Ever since the Swine Flu scare of 2009, governments all over the world aren’t pulling any punches in the inevitability of a real pandemic event. The potential public-health risk posed by a real pandemic event would be altogether catastrophic in many parts of the world, especially in third world countries. The only hope for governments to stand any chance against a serious influenza outbreak would be to have a multitude of vaccines already available to the public, to fulfill their needs if the worst were to happen.
However, for governments all over the world to have the financing for all that this would entail, as well as be able to prepare for an ever-changing and evolving virus, would be pretty much impossible. So what are the governments’ plans around the world for such an outbreak, but more importantly, are there any plans at all?
Governments around the world do have standing procedures to follow if an influenza outbreak, like the one of this magnitude, would break out. Their standard procedural plans include trying to quarantine as many sick people as possible, and try as fast as they can to administer a working vaccine. However, in pandemic cases like these, the new virus could spread so quickly that much of the population could be infected in a matter of weeks. This is why it is so vital to your health care options to be able to have vaccines in place that can take on the viruses of the future.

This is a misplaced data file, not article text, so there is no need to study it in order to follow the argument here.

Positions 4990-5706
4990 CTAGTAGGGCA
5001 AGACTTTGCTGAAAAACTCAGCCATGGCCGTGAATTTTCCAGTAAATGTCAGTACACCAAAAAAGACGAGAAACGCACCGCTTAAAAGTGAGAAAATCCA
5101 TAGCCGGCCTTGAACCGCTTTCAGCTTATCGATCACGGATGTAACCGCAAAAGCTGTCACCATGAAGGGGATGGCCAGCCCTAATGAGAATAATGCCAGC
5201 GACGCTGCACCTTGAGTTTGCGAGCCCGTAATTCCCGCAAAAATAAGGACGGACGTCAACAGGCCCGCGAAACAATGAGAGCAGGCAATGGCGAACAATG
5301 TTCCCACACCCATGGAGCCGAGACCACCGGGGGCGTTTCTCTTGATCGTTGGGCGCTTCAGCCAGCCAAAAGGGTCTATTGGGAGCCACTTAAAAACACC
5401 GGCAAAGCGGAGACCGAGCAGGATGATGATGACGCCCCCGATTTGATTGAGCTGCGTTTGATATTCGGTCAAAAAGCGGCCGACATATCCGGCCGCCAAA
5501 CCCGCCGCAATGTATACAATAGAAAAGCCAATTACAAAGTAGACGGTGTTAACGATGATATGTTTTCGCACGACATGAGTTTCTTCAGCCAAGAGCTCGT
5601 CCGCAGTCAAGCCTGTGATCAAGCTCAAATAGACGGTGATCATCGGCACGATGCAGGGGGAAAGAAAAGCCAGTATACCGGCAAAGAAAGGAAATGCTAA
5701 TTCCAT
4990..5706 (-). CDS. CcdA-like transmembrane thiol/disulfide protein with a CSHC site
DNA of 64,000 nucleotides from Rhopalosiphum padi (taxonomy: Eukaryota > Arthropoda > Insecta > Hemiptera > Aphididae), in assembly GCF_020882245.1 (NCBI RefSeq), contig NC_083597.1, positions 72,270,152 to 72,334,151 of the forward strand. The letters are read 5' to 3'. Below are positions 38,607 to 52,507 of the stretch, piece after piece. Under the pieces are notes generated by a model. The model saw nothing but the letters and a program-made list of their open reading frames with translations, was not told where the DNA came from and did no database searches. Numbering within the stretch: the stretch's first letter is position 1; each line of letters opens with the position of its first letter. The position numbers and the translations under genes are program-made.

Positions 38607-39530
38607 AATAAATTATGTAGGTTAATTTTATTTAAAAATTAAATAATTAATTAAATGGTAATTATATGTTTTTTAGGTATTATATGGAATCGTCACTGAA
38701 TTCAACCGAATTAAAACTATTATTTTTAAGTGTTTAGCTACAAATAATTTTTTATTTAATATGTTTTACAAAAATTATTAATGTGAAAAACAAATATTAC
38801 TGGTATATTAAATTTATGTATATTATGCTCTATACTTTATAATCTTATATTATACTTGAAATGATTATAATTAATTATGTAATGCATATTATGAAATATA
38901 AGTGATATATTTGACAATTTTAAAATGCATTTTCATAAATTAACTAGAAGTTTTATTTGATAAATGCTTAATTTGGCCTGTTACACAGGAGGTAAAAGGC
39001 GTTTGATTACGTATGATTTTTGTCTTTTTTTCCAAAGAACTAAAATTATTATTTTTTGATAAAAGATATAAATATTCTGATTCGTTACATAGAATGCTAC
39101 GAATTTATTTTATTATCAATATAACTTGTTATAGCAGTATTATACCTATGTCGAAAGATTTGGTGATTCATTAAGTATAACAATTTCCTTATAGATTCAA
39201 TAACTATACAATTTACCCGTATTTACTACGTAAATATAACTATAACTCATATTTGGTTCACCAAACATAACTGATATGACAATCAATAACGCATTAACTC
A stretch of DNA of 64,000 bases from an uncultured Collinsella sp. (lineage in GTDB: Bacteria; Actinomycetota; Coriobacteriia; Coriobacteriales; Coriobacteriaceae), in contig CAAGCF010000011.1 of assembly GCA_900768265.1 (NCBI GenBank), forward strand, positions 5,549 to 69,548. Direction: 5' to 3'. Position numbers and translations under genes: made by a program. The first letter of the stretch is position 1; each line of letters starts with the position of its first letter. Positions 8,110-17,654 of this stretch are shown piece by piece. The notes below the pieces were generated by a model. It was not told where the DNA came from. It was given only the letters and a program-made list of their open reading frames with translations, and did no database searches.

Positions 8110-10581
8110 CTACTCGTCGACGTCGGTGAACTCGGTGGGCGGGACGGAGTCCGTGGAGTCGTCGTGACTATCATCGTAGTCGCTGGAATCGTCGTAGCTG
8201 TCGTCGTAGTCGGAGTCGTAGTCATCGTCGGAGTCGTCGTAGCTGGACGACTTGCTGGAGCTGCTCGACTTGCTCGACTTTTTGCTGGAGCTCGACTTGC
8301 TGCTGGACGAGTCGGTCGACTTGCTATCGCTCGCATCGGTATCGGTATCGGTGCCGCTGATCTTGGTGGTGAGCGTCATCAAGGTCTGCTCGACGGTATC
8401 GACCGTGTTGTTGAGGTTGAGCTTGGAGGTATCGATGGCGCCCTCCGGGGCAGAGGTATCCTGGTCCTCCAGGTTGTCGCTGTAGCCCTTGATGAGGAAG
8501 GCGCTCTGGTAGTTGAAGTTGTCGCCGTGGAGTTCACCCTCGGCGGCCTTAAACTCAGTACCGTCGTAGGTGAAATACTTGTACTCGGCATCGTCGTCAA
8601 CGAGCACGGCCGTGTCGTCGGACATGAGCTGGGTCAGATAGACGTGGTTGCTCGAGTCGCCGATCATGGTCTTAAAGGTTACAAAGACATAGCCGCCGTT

Scientists all over the world are scrambling everyday to advance viral biology in such a way that pandemic outbreaks like these could be things of the past. Scientists today are developing wide ranging viral technology that could help increase infection response vaccinations, if a large event were to break out. Scientists hope in the next 20 years to have enough viral technology that in the case of any large viral outbreak, they would be ready for it. But is this even a possibility concerning the wide variety of diseases and viruses that could break out at any time? Some experts aren’t so sure.
Experts in the pharmaceutical industry don’t necessarily feel the same enthusiasm. They know for a fact that for the process of any vaccine to be created at such a wide scale, it could take months to years in testing and production, especially at that magnitude. Any pharmaceutical consulting firm will tell you, it’s just not a feasible plan. The only hope for such an event would be for the pharmaceutical industry and governments around the world, to have an active and ready plan with vaccines already made and ready to be distributed.
The only problem with this is being able to have enough different varieties of vaccines available, to be able to have the right vaccine needed, already in stockpile. This is, however, unlikely. But with the latest breakthroughs in modern science, and a new attitude towards disease preparedness, governments and the public may have reason to be hopeful as we move into a new technological age.
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